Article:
• Bupropion: may be used for treatment for methamphetamine addiction in light-user stages.

The Following Drugs Have Been Said To Reduce the Cravings:

  • Nicotine
  • Rivastigmine
  • Dextroamphetamine

Those looking for a safe way to detox may enter into an extended inpatient rehab program if other methods have been tried and have failed, or a shorter-term detox program as a more cost-effective alternative. At inpatient rehab centers, patients first go through the detox process. This is when meth withdrawal symptoms start to appear. Therefore, as part of their treatment plan, the majority of centers provide medically assisted detox.

For Meth addicts who can still function normally in their daily life, outpatient treatment is also an option. This also includes outpatient medical detox.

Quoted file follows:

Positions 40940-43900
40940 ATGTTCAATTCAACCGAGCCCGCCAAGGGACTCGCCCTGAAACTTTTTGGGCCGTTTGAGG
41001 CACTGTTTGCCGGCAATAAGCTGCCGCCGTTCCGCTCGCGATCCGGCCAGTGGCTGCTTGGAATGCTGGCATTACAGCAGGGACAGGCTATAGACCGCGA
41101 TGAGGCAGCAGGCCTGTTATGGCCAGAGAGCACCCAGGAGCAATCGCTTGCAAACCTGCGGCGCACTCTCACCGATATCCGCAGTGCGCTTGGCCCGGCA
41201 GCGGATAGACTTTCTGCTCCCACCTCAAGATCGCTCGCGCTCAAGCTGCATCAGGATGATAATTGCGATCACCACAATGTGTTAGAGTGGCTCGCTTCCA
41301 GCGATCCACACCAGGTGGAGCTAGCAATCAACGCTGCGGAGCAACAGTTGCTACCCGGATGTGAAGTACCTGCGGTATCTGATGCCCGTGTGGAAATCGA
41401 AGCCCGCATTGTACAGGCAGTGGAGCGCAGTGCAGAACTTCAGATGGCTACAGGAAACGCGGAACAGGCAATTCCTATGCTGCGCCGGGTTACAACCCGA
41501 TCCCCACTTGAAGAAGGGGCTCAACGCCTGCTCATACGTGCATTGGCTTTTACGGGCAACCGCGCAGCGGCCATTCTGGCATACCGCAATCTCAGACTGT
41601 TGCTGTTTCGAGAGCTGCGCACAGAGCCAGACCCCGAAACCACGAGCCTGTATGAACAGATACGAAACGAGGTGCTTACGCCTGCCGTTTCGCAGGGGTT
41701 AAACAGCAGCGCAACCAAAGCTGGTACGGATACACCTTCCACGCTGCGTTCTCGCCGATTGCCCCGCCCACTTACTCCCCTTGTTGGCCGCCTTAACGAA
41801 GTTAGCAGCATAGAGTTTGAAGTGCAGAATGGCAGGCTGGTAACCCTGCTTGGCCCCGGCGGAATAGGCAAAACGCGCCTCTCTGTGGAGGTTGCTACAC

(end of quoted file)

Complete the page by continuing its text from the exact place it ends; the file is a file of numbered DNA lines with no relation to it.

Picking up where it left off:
Meth Relapse

Incidentally, most Meth addicts will relapse. This will happen within three years of going for treatment. This is according to research. Withdrawal symptoms for those who use Methamphetamine can last up to 8 months. Meanwhile, regular users’ withdrawal symptoms can last up to 3 years. As a result, this makes meth relapse harder to resist. It doesn’t matter whether it was used regularly or occasionally.

When meth relapse occurs, it’s not just a physical thing. It’s an emotional and psychological issue, as well.

Girl about to relapse.

The person who has a methamphetamine relapse is usually so filled with guilt and shame that they try to hide in the next hit. Therein lies the circle. There’s a reason that drug and alcohol users continue going to meetings long after their last use. It’s easy to have a methamphetamine relapse and take that first hit, no matter how long a user has been clean and sober. Telling yourself that just one time won’t get me back into using is a self-deceit. Once the line is crossed, users have to start detox all over again.